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CBT May Improve Autism Symptoms In Children And Adolescents

Discussion in 'Hospital' started by The Good Doctor, May 19, 2021.

  1. The Good Doctor

    The Good Doctor Golden Member

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    Cognitive behavior therapy may improve symptoms of autism spectrum disorder and social-emotional outcomes for children and adolescents with autism spectrum disorder, a systematic review and meta-analysis suggests.

    Researchers examined data from 51 randomized trials with a total of 2,485 children and adolescents with autism spectrum disorder (ASD). All the trials included in the analysis evaluated the effectiveness of cognitive behavior therapy (CBT) on autism symptoms and social-emotional problems in children and adolescents.

    In the subset of trials that measured self-reported outcomes, there was no statistically significant difference between CBT and control groups (standard mean difference -0.09), the analysis found.

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    However, CBT did significantly improve ASD symptoms based on informant-reported outcomes (SMD -0.57) in trials that delivered CBT through individual or group sessions.

    "The take-home message for clinicians is that there is considerable research evidence supporting the use of CBT with children and adolescents on the autism spectrum, particularly for improving social skills and reducing anxiety," said Denis Sukhodolsky, a clinical psychologist and associate professor in the Child Study Center at Yale University School of Medicine in New Haven, Connecticut.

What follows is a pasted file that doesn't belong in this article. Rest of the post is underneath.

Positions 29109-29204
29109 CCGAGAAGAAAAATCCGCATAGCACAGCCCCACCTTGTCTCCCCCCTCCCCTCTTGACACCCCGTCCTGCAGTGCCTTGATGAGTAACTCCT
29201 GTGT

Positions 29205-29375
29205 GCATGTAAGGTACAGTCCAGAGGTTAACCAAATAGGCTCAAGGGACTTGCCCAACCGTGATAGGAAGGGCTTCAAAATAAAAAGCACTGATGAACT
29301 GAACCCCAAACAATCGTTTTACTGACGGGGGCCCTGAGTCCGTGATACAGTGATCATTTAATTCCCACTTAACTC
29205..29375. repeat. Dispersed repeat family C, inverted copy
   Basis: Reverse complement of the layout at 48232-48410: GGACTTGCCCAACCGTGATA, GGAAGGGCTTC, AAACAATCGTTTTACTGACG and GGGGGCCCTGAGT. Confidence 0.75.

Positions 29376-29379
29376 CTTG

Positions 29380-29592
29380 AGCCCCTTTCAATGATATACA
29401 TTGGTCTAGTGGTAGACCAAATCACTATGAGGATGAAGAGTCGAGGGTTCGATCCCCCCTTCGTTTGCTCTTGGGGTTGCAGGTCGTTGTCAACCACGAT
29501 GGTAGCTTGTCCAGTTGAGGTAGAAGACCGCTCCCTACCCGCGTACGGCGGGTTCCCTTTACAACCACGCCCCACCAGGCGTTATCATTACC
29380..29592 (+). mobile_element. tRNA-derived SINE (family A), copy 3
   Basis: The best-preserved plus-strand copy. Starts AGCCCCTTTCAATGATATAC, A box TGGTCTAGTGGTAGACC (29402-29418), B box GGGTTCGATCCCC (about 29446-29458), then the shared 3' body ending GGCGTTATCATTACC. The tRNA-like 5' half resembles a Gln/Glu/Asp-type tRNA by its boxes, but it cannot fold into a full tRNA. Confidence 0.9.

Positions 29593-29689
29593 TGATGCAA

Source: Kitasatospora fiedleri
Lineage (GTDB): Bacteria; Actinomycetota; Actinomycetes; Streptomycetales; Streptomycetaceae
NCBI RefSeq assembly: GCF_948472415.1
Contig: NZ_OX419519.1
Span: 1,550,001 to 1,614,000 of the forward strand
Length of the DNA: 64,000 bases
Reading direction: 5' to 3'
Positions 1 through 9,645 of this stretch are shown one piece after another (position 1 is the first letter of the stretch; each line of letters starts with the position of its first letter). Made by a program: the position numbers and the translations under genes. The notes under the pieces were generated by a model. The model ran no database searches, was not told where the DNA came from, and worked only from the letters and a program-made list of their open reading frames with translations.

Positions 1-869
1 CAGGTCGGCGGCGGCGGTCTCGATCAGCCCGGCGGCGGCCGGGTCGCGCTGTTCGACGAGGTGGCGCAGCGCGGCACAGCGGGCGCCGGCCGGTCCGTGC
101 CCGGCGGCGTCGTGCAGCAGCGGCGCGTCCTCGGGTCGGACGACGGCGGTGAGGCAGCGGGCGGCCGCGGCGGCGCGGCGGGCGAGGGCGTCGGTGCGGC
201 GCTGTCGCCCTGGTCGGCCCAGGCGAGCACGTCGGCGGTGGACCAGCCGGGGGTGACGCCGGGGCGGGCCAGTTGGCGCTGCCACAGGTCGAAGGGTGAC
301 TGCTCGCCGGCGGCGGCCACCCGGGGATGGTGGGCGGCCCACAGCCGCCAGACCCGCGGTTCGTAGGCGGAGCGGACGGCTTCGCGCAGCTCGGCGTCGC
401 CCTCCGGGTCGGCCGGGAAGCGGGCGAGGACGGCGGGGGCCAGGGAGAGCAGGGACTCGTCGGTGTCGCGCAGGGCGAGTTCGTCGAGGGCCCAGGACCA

"This meta-analysis also underscores the need for careful assessment and comprehensive treatment planning in order to select developmentally appropriate and clinically meaningful treatment targets for CBT," Sukhodolsky, who wasn't involved in the study, said by email.

    In particular, CBT appeared to improve ASD symptoms based on clinician-reported outcomes when the intervention target was something other than anxiety, the study team reports in Pediatrics. CBT also appeared to improve symptoms of social-emotional problems based on clinician-reported outcomes.

    CBT was also associated with significantly reduced task-based symptoms of ASD, and with significantly reduced symptoms of social-emotional problems based on informant-reported outcomes.

    One limitation of the analysis is that the included studies had low to modest quality, the study team notes. The investigated outcomes were also assessed using a wide variety of measurement scales, which may have influenced the effect estimates between control groups and groups that underwent CBT.

    Senior study author Dr. Yan Hao of the department of pediatrics at Tongji Hospital and Tongji Medical College at Huazhong University of Science and Technology in Wuhan, China, didn't respond to requests for comment.

    The study results are consistent with previous research showing that CBT can be an effective intervention for its primary target - anxiety - said Philip Kendall, a psychology professor at Temple University in Philadelphia who wasn't involved in the current study.

    "ASD is not the primary target of CBT, the anxiety is the target," Kendall said by email. "For some youth with anxiety and ASD, there may be benefit for additional social skills efforts but that remains to be evaluated further."

    —Lisa Rapaport

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